Split Logs into Files with a Certain Number of Entries

Dealing with large log files is often cumbersome. With PowerGREP you can easily split logs into separate files with a specific number of entries per log. E.g. splitlog0.txt would have the entries 0 to 999, splitlog1.txt has entries 1,000 to 1,999, and so on. You can put all the entries from the original log or logs into the target files, or you can extract only those entries that you’re interested in.

  1. Select the log files you want to split in the File Selector.
  2. Start with a fresh action.
  3. Set the action type to “split files”.
  4. In the “file sectioning” list, select “line by line, including line breaks”. This works for logs that use one line for each entry.
  5. Turn on the option “split whole sections”. This makes sure lines will be extracted as a whole into the target files.
  6. If you want all log entries to be in the split files, enter the regular expression . into the search box, and make sure “dot matches newlines” is off. This puts any line that is not blank into the target files. If you want only certain lines, enter a search term or regex that (partially) matches the log entries you want to extract. E.g. search for ^Error to extract only those entries starting with the word “Error”.
  7. In the Target File box, enter something along the lines of c:\logs\splitlog%MATCHNZ:/1000%.txt to specify the target path. The match placeholder %MATCHNZ:/1000% takes the number of the match counting from zero, and divides it by 1000. This results in 0 for the first 1,000 matches, 1 for the second 1,000 matches, and so on. If you want the first log file to be number one, use %MATCHNZ:/1000+1%. Match placeholders use integer arithmetic that is calculated strictly from left to right. If you expect to have more than 10 but less than, say, 100 log files, you can pad the number in the target file name to have two digits by using %MATCHNZ:/1000:2Z% or %MATCHNZ:/1000+1:2Z% as the placeholder. 2Z means to pad with zeros to make the placeholder have at least two digits.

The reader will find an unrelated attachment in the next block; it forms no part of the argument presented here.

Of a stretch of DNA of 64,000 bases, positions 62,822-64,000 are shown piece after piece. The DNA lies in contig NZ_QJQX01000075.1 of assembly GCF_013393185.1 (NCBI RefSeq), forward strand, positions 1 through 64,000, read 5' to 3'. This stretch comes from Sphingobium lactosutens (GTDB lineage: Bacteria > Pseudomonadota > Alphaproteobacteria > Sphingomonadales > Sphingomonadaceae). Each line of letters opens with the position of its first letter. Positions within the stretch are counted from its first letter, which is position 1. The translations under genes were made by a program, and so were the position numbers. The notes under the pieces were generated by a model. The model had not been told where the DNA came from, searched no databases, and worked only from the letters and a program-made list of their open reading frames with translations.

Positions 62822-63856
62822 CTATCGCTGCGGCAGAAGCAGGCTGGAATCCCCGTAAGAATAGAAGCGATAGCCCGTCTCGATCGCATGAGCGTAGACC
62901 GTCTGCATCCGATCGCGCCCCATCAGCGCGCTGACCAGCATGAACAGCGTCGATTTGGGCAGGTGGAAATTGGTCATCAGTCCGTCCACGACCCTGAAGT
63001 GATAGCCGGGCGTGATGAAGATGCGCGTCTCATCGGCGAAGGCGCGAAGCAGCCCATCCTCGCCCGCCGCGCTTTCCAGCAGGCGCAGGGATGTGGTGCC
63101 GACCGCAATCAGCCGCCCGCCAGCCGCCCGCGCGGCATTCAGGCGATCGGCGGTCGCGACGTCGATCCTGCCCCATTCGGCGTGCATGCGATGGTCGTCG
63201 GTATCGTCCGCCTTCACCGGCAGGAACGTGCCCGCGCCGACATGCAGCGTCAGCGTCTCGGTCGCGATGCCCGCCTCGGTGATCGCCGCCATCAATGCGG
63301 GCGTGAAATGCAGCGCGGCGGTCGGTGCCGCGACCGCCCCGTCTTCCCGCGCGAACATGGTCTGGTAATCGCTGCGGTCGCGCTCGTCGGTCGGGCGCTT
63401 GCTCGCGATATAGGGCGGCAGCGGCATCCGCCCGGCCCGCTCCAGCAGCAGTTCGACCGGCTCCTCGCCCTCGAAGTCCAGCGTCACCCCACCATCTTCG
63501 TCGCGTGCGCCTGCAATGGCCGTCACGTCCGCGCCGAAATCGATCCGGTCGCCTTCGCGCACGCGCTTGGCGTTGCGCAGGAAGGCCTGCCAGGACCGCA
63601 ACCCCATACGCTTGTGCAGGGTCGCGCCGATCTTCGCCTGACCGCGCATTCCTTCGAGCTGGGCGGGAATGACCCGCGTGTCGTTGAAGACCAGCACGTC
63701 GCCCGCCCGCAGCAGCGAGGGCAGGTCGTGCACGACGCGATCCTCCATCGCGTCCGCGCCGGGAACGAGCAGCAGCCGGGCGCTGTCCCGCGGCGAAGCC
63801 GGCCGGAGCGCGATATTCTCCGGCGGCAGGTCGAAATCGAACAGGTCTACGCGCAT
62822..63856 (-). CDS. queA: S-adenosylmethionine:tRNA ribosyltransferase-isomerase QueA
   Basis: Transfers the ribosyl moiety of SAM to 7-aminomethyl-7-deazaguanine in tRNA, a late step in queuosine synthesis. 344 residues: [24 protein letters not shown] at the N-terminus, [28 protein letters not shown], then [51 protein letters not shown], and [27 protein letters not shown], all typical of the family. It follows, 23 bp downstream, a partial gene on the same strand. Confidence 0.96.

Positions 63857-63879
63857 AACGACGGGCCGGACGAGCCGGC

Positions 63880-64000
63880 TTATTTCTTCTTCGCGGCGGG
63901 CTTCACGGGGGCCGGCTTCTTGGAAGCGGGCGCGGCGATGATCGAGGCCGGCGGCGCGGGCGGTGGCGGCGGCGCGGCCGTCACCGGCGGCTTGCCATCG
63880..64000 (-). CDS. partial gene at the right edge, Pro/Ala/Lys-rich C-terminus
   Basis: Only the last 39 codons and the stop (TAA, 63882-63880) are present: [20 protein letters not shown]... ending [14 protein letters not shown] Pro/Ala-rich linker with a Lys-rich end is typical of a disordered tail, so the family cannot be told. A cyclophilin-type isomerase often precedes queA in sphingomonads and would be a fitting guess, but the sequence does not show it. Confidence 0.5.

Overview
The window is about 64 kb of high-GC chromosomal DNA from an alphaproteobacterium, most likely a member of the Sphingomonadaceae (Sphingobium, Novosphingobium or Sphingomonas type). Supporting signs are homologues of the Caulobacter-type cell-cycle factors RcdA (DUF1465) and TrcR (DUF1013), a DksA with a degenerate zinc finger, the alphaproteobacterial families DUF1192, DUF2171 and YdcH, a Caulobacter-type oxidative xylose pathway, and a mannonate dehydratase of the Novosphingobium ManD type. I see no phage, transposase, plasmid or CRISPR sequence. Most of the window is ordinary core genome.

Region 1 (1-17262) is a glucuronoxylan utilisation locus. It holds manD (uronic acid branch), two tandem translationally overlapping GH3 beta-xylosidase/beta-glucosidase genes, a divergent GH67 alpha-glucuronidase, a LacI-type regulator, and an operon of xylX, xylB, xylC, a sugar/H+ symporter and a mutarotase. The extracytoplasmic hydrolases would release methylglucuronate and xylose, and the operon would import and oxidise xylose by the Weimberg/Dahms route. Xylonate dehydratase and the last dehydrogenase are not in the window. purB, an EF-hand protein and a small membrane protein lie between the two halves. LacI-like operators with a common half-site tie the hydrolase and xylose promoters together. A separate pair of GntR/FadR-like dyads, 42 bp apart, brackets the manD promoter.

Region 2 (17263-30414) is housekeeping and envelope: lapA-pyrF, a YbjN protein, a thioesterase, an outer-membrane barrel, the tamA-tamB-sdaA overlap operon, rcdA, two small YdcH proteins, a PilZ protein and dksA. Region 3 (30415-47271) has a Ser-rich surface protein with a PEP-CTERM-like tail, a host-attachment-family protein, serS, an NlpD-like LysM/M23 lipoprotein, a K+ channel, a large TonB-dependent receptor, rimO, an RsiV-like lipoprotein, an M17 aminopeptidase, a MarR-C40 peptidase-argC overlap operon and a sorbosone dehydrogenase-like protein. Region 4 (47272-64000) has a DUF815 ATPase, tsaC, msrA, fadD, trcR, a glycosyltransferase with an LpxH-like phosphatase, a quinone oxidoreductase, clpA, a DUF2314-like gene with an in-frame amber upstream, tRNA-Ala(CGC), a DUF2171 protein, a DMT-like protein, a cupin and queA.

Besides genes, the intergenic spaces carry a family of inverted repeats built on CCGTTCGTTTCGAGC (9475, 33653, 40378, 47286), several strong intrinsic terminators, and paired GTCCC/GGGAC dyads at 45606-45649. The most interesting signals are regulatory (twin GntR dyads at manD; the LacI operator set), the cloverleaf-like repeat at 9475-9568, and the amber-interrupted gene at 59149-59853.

8. Set “between collected text” set to “nothing”. Since we’re collecting whole lines including line breaks, there’s no need to add more delimiters.
  9. Set the backup file options as you like them.
  10. Click the Quick Split button to split the file. Use this button instead of Split Files. Otherwise PowerGREP will waste a lot of time and memory to display your entire log files on the Results panel.

Splitting files does not delete the original files. It may overwrite original files if the Target File for one or more search matches is a file that is searched through. When splitting files PowerGREP does not write the final target files until the action has completed. Overwriting source files won’t alter the search matches.

This action is available in the PowerGREP5.pgl library as “Logs: Split Logs into Files with a Certain Number of Entries”.

Recombining Log Files

The above example can also be used to recombine log files. Say you previously split your logs into files with 1,000 entries and deleted the original logs. Now want the logs to be split into files with 2,500 entries each.

Follow the exact same steps as above. In the first step, select all the previously split log files. In step 7, use %MATCHNZ:/2500% as the placeholder.

In PowerGREP, a “split files” action can put search matches from one file into different target files. It can also put search matches from different files into the same target file. In our example, all matches from old logs 1 and 2 (with 1,000 entries each) are saved into new log number 1. The first 500 matches from old log number 3 are saved into new log number 1, and the remaining 500 are saved into old log number 2.

The “order of collected matches” drop-down list determines the order in which matches (log entries in this case) from different files are written when a “split files” action calculates the same target file path from matches from multiple files. This is important if you want your log entries in the combined file to have the same order as in the original files. If your original log files put the log entries in order if you sort the files alphabetically by name, then choose “sort files Alphabetically A..Z”. If the time stamp on the log files puts the files in the correct order (e.g. the time stamp on each log file is the time the last entry was written) then you can choose “oldest file to newest file”.